On March 2nd through to March 8th 2013, 9 participants took the 6 day Aboriginal Community Warrior™ certification course in at the Odawa Native Friendship Centre in Ottawa, Ontario. This course, created and delivered by Native Way Training Services Inc (NWTS).
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FOR IMMEDIATE RELEASE
Donate Running Shoes for the Children of Garden Hill First Nation
November 28, 2012 (Winnipeg, MB) – The Kidney Foundation of Canada – Manitoba Branch is asking the public to donate running shoes for children living in Garden Hill First Nation. The drive takes place now until Friday, December 28, 2012.
“We develop and support healthy, culturally appropriate curriculum in partnership with the Kistiganwacheeng Elementary School in Garden Hill First Nation. Many of the children there must do gym class in their socks,” says Val Dunphy, Executive Director of the Foundation’s Manitoba Branch. “We want to help these children get the proper footwear so they can fully partake in healthy habits that may help to prevent Chronic Kidney Disease.”
The Foundation is working in partnership with the National Aboriginal Diabetes Association of Canada (NADA) to gather new or gently-used shoes for children ages 8 to 12 (grades 3 to 6). The shoes will be delivered to the children of Garden Hill in January 2013, in time for their new school term.
Please drop your new or gently-used running shoes to either of the following locations in Winnipeg between the hours of 8:30am and 4:30pm:
• The Foundation’s office at 1-452 Dovercourt Drive (near Waverly and Scurfield)
• The NADA downtown office at B1-90 Garry Street (just south of Broadway)
Note: These offices are closed on December 25 and 26.
Aboriginal peoples are more likely to be diagnosed with Type II diabetes. This makes them more susceptible to Chronic Kidney Disease. By promoting healthy habits such as physical activity, the Foundation hopes to empower Aboriginal children to grow up strong and free of chronic health issues as much as possible.
For more information contact:
Erica Vogt, Communications Coordinator
The Kidney Foundation of Canada – Manitoba Branch
(204) 989-0804 | email@example.com
In order to meet the needs of all NADA members and to be environmentally responsible, effective November 7, 2012, NADA will be sending the newsletter and other diabetes resources by email only. For the purpose of improving our email communication, NADA members are encouraged to resubmit their email to NADA office. Inquiries and emails can be submitted by email at: firstname.lastname@example.org or email@example.com
We don’t often hear about it, but many Aboriginal people have lived successfully for decades with diabetes. NADA would like to document and share these success stories through a research study that explores how some people are able to meet the challenges of living with diabetes:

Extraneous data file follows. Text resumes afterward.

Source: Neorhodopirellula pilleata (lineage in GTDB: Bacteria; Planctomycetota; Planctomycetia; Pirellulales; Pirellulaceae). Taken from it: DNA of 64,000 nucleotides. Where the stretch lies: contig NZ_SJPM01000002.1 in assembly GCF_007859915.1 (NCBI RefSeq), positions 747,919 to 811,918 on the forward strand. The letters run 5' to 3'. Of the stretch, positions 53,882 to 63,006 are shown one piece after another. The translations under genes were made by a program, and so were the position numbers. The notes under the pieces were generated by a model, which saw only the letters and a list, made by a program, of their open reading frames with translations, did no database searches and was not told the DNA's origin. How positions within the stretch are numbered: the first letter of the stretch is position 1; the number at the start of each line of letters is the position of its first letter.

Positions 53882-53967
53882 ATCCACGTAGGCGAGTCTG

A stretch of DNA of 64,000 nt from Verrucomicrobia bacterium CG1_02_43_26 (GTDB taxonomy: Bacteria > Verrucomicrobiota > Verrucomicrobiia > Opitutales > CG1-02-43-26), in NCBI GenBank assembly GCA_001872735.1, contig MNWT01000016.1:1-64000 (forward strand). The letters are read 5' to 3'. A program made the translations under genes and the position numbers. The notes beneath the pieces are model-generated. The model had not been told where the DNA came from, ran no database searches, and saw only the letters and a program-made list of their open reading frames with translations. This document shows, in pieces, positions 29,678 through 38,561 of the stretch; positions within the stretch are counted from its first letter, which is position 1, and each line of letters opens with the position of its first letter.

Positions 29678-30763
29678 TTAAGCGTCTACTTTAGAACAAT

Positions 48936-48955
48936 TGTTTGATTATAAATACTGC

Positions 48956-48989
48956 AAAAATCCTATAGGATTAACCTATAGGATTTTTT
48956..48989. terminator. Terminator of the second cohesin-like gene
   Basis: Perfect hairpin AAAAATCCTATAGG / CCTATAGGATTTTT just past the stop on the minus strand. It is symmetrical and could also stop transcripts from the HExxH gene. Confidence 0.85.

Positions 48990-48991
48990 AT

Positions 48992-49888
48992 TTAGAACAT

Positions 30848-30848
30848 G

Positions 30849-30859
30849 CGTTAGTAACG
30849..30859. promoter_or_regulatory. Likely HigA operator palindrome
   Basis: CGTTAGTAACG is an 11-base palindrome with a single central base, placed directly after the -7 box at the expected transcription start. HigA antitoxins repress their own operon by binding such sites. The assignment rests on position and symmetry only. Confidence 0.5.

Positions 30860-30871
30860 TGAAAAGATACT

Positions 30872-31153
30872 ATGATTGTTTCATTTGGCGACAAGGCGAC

-What are their stories ?
-What’s unique in their lives and what do they have in common ?
-What can we learn that will inspire and motivate others ?
We intend to make the report available online, free of charge, to anyone who is interested in, or can benefit from, the positive stories featured in this report. NADA will also be sponsoring a formal launch of the report, along with presentations.
If you would like to help make this project happen, you can contribute to NADA based on the following categories:
Platinum Donor: $15,000+
Gold Donor: $10,000-$14,999
Silver Donor: $5,000-$9,999
Bronze Donor: $1,000-$4,999
Helping Hands: $25-$999
All donations over $25 will receive a tax receipt and donors will be acknowledged in the final report and at all presentations. To make a donation, please make a cheque payable to National Aboriginal Diabetes Association. Our mailing address is B1-90 Garry Street, Winnipeg, MB R3C 4H1. For more information, please contact NADA by phone: at (204) 927-1220.
OTTAWA (May 18, 2012)—The Codex Food Labelling Committee, a United Nations subsidiary group, has proposed a global standard for mandatory nutrition labelling for adoption by the Codex Alimentarius Commission in Rome this July. Some 220 delegates from 63 countries participated in the Ottawa Committee meeting. CSPI’s National Coordinator, Bill Jeffery, LLB, who negotiated on behalf of the International Association of Consumer Food Organizations (IACFO), made the following statement:
Adopting a global standard for mandatory nutrition labelling is one of the most important public health advances in the modern history of global food law. Poor nutrition—too much sodium, risky blood cholesterol and glucose levels, inadequate fruit and vegetable intake, and excess abdominal body fat—causes more than 20 percent of all deaths globally, or about 14 million annually. It makes sense to ensure that consumers get objective nutrition information on labels. Universal nutrition labelling can help better inform consumers, spur companies to market more nutritious products, and serve as a building block for other public health nutrition measures, such as aligning food taxes with nutrition advice, implementing school nutrition standards, and monitoring food companies’ compliance with trans fat and sodium-reduction goals.
The move by Codex will help hasten the adoption of national nutrition labelling laws in the 80 percent of the 194 United Nations member countries that do not now require nutrition labels. Codex rules generally act as a ceiling, not a floor, for national health and consumer protection; governments are reluctant to risk having stronger national standards undermined by WTO challenges.
Regrettably, the Committee makes standards by following global trends in national laws, rather than driving them and, this year, rejected calls to modify the standard to help countries to mandate easier-to-understand front-of-pack nutrition labelling using familiar colour-coding (e.g., traffic lights red, yellow and green) and numerical ratings, which would help consumers easily locate the healthiest packaged foods.